Dominant chords are major chords with a flat 7th that sit on the 5th scale degree. There's a trick to easily finding them on the ukulele. First, start with the coolest chord ever, the diminished chord. You can play this anywhere on the ukulele fretboard.
What's cool about this chord, other than how mysterious and old timey it sounds, is that if you take any one note from it and you move it down one fret you end up with a dominant chord. Let's move the first note down.
If you've already learned a few chords, chances are you know these shapes already. If we shift any of these shapes down until one finger is off the fretboard, we end up with familiar chords. Does this first shape look familiar? Why, it's G7!
The little R under the 4th string indicates the location of the root of the chord. For all chords of this shape, the root will be on the 4th string. In addition to remembering these chord shapes, the roots are also important to remember. Roots are sometimes marked with a diamond instead of a circle.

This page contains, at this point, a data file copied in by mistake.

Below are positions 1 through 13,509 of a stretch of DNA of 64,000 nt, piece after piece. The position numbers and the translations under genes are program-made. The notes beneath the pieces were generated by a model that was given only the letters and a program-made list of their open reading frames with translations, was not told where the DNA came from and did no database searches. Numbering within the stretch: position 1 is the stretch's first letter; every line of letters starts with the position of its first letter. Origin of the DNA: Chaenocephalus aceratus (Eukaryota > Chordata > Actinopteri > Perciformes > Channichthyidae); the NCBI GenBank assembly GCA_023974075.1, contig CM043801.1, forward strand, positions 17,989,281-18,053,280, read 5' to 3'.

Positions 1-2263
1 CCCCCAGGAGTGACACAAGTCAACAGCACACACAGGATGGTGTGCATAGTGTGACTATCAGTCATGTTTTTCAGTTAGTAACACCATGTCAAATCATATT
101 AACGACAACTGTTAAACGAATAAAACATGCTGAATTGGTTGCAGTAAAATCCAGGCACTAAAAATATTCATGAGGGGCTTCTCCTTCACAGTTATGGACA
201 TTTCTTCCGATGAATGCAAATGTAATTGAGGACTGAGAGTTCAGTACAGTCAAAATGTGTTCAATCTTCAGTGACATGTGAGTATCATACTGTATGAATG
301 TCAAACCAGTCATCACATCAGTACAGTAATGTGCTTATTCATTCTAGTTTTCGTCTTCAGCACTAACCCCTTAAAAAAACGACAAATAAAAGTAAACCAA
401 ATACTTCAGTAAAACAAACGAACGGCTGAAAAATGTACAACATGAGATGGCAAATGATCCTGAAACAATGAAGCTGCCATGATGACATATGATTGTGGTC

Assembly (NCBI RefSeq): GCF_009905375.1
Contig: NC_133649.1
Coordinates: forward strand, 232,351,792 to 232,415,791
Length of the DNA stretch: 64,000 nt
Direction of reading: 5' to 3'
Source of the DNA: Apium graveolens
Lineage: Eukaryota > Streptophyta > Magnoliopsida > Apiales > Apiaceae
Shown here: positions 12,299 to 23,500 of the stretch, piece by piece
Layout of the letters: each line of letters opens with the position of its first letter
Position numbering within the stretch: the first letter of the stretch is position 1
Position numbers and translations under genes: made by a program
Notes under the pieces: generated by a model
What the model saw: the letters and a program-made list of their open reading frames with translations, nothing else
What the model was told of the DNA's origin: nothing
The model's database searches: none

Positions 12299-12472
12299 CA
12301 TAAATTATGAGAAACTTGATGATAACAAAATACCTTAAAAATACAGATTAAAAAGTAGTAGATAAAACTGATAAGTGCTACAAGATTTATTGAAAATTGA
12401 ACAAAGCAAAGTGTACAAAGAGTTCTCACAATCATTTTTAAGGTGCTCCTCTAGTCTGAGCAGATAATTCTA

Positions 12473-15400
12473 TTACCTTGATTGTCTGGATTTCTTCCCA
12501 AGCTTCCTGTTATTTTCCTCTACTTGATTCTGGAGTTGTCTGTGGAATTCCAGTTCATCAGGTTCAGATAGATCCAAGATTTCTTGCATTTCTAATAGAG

If we move the second note of the diminished chord down one fret we get another major 7th chord. Let's move this shape down the fretboard to see if this is a familiar shape. Why it's good ol' C7 with a root on the 3rd string.
Moving the third note down gives us this chord, which is the E7 shape with a root on the 2nd string.
And finally, we have this chord, which is the A7 shape. The root for this shape is on the 1st string.
Isn't that neat? These are four common shapes for dominant chords. One easy way to remember where the roots are located: roots are on the same strings as the lowered notes from the diminished chord.
Up next, see how to use these chords in a V7-I progression or in a IV-V7-I progression.
Chord diagrams generated by <uke-chord>